Poverty causes crime. People can argue about what constitutes ‘poverty’ or what it means for something to be a ‘cause of crime’, but it takes a special form of denial to pretend this powerful link is not there. It helps, of course, to articulate the various ways in which poverty insidiously punishes those caught inContinue reading “What it means to be ‘tough on crime’”
Simply punishing people who commit crimes will not get to the root causes of crime, namely, poverty. The police are likely to encounter more and more of poverty-driven offences as the country battles through a cost-of-living crisis. As of mid-August 2022, inflation has hit a 40-year high, and energy and food bills are rapidly becomingContinue reading “19 August 2022 Poverty and policing: could the socioeconomic duty be applied to policing?”
We are delighted to have managed to host such an interesting and successful event at the University of Birmingham, with over 50 attendees from the academia, charities and government institutions. The main purpose of this event was to bring together people working in different sectors and get them talking, planning and strategising on how toContinue reading “29 June 2022 Event (University of Birmingham) – Notes and Outcomes”
This blog post was originally published on http://www.russellwebster.com. For women, poverty and crime are closely correlated. The offences for which women are most often prosecuted – shoplifting, fraud, TV licence evasion – are directly related to financial difficulty. At Working Chance, our mission is to support women with criminal convictions to find meaningful and sustainableContinue reading “Breaking the cycle of poverty and criminalisation with #BetterBenefits”
“I was so scared. I felt completely helpless. I was a single mum, in the pandemic, living by myself with a baby.” I made tiny mistakes but I tried to correct them and I co-operated from the beginning. I feel like I wasn’t treated with respect, either because I was a woman or because IContinue reading “TV licence prosecutions discriminate against women”
In the Foreword to J M Moore’s assessment of participants’ responses to the workshops and toolkits carried out as part of the Centre for Criminal Justice’s Justice Matters project, Tammy McGloughlin writes, ‘Far from being a means of delivering social justice, [the criminal justice system] is the cause of much social injustice, with the combinedContinue reading “Prosecuting parents for truancy: who pays the price?”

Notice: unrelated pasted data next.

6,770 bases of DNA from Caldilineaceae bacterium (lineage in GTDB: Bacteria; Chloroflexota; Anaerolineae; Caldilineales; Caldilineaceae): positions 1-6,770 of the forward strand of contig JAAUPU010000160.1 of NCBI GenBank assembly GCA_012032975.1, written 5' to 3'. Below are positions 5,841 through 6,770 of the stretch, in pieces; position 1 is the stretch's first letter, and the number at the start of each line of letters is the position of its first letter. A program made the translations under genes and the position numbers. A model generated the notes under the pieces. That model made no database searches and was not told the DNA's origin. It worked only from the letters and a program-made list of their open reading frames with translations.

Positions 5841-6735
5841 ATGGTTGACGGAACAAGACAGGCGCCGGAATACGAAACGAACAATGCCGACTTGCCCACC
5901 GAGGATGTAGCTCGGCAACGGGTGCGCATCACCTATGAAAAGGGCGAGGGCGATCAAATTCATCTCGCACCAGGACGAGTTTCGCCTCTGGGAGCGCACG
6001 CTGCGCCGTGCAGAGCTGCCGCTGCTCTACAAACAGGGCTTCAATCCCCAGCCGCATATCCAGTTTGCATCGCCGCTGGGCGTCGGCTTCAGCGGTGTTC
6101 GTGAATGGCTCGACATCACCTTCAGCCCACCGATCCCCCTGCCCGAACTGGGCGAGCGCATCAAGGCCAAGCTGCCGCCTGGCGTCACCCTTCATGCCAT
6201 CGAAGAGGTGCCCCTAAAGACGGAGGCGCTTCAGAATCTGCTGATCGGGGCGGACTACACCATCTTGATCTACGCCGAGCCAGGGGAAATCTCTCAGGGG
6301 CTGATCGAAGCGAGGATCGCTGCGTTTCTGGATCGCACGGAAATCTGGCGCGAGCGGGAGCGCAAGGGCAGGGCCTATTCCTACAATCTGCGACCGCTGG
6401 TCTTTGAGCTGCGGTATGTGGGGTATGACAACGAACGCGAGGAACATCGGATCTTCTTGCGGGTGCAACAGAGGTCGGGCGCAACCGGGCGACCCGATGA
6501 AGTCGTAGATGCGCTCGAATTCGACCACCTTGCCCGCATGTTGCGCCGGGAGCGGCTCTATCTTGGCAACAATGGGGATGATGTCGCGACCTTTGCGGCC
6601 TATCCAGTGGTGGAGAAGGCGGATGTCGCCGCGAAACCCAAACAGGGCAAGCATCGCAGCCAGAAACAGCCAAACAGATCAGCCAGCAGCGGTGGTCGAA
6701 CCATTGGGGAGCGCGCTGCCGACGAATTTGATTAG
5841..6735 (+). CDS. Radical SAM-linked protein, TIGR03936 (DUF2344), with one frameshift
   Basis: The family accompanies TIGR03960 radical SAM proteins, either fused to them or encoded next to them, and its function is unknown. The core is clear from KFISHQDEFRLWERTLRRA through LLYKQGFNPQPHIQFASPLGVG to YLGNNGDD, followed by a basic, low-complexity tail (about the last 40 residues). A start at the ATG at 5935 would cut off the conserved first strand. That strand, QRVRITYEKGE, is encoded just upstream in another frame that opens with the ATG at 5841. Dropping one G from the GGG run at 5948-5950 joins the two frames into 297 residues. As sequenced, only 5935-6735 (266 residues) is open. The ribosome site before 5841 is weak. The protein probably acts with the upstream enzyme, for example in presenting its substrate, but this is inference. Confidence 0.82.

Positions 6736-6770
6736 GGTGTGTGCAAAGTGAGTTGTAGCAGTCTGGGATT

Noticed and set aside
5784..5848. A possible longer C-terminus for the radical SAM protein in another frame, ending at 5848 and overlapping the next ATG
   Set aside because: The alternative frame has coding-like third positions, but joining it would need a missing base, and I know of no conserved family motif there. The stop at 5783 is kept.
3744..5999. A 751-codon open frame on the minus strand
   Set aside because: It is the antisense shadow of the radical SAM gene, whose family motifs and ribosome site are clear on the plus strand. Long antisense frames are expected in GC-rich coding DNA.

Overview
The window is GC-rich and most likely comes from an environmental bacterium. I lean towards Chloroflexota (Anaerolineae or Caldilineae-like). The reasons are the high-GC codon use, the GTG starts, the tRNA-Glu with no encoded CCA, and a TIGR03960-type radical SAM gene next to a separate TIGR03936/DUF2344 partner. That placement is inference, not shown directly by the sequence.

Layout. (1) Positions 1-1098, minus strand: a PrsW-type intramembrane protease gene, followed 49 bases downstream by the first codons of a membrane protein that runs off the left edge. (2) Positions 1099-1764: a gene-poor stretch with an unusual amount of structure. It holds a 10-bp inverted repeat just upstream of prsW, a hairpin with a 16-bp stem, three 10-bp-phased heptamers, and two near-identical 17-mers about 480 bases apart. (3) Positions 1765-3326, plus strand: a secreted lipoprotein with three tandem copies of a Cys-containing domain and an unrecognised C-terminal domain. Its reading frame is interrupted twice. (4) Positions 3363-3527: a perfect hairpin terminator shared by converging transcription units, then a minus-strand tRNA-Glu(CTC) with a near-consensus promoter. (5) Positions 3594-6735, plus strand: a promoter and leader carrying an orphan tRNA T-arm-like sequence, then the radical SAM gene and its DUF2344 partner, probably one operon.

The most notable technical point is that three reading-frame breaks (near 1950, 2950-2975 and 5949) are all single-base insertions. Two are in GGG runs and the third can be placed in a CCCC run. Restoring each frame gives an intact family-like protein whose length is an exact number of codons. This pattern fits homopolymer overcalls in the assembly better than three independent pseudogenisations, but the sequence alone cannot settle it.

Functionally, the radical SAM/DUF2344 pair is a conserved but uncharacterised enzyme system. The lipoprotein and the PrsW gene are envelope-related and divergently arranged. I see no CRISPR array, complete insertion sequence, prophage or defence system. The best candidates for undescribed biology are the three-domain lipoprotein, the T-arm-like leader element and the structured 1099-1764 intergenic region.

Seen through the lens of human rights and social justice, contempt of court law and practice appears to be a prime example of the criminal justice system being misused to punish the poor, the disadvantaged, the most damaged and despised, and the least supported people in our society. I argue that imprisonment should be restrictedContinue reading “The rich go to rehab − the poor go to prison: imprisonment for contempt of court “
Steve Crossley 29 October 2021 Ever since the happy sixteenth-century custom of chopping off the ears of vagabonds, rogues and sturdy beggars, the British have had some difficulty in distinguishing poverty from crime. The poor have been a nuisance, a threat and a financial burden throughout our history. (Golding and Middleton, 1982: 186) Concerns aboutContinue reading “Do the British still have difficulty distinguishing poverty from crime?”
Ben A. McJunkin, 17 August 2021 To be homeless in America is to be a criminal. Across the country, city ordinances increasingly prohibit broad swaths of conduct that make merely existing in public spaces difficult. This includes loitering in parks, resting at bus stops, obstructing sidewalks, pitching a tent, asking for money, asking for work,Continue reading “The misguided prominence of homeless shelters”
Frances Crook 17 May 2021 I’ve spent over thirty years facing up to the criminal justice and penal systems, bearing witness to its cruelties and failings, and as I move on with my life, the whole system is about to enter a new era of punishment. I began work at the Howard League in theContinue reading “Still a crime to be poor? – Reflections on a 30 year career in the Criminal Justice System”
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